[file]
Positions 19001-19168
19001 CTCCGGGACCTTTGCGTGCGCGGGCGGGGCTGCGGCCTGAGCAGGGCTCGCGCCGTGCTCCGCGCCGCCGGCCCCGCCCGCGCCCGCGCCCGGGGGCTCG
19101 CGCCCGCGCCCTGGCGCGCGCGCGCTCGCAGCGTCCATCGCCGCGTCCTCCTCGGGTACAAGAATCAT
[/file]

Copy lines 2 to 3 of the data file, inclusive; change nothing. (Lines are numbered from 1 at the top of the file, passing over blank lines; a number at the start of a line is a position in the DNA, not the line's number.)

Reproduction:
19001 CTCCGGGACCTTTGCGTGCGCGGGCGGGGCTGCGGCCTGAGCAGGGCTCGCGCCGTGCTCCGCGCCGCCGGCCCCGCCCGCGCCCGCGCCCGGGGGCTCG
19101 CGCCCGCGCCCTGGCGCGCGCGCGCTCGCAGCGTCCATCGCCGCGTCCTCCTCGGGTACAAGAATCAT